This past Tuesday marked 11 years since September 11th ,2001. 11 years. That means I have lived as much of my life in a post 9/11 world as I did in my ignorance of such tragedy. One day at 11 years old I suddenly learned what terrorism was. I understood how it must have felt for Americans when the Japanese bombed Pearl Harbor.
I realized that I was living history. I realized that I was scared, and that I was so small. I was truly aware for the first time that there were people in the world who were willing to die to keep me safe.
For me, and the millions of American children who sat in schools, and in homes, watching our futures change, this was the day we grew up.
We were no longer ignorant of the evil in the world. It could not be ignored.
I think about 9/11 every time I look at a calender of the month of September. Every time I go through security in an airport, or a museum. Every time I watch an old movie with the skyline of New York.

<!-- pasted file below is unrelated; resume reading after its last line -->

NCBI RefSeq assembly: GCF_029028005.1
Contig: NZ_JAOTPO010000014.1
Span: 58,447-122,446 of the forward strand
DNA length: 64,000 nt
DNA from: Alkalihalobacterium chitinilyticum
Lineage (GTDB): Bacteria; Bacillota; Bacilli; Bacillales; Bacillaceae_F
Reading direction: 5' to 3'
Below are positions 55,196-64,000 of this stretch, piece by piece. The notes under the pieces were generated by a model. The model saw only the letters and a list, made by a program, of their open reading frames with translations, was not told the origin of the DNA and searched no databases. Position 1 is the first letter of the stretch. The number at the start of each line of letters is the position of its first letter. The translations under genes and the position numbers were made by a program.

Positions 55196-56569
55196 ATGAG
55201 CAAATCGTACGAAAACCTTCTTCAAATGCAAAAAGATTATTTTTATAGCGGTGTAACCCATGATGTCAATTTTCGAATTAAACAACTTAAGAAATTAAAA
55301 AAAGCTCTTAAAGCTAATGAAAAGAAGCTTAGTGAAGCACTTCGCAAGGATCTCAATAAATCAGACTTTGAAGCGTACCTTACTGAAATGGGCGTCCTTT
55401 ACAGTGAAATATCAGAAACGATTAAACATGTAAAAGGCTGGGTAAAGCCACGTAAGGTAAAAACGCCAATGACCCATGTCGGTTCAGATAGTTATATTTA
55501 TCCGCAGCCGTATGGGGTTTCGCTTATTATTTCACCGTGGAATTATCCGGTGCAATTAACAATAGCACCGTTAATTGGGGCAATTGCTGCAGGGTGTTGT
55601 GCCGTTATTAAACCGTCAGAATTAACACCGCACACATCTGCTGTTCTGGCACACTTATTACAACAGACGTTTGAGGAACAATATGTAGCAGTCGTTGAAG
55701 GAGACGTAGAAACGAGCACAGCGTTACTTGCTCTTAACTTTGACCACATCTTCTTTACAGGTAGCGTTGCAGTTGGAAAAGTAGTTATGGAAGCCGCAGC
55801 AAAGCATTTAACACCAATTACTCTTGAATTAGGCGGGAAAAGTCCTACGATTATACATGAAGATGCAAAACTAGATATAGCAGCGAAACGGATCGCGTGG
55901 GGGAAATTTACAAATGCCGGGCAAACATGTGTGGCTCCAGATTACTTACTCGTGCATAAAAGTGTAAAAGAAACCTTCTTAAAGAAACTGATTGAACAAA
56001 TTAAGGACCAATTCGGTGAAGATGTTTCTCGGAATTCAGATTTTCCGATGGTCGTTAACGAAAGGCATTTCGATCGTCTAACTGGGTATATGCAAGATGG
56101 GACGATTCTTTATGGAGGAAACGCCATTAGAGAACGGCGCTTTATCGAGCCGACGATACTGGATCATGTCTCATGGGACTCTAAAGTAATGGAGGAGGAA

Signs for the Pentagon, that used to be just road signs, remind me of that morning, and the dozens of mornings after. Each time I see a torn flag, or a building that is in ruins, my mind goes back to the never ending footage of Ground Zero.
I can never forget.
I don't ever want my children to have to know the way it felt to sit there and watch as our country was changed forever. But I don't ever want to forget. I do want them to know that there were untold thousands who died that day, and in the months that followed. I want them to know that firefighters, policemen, EMT's, soldiers, doctors, and everyday citizens who were not victims of the initial attacks who chose to serve, despite the risks. I want them to be proud of the way our nation stood together after the attack. I want them to make the choice to forgive those who harmed our nation, as I have. I want them to fully appreciate the freedoms that they have. I want them to be fully convinced that God was sovereign on that day, just as he is on the days of peace.
I never want to forget.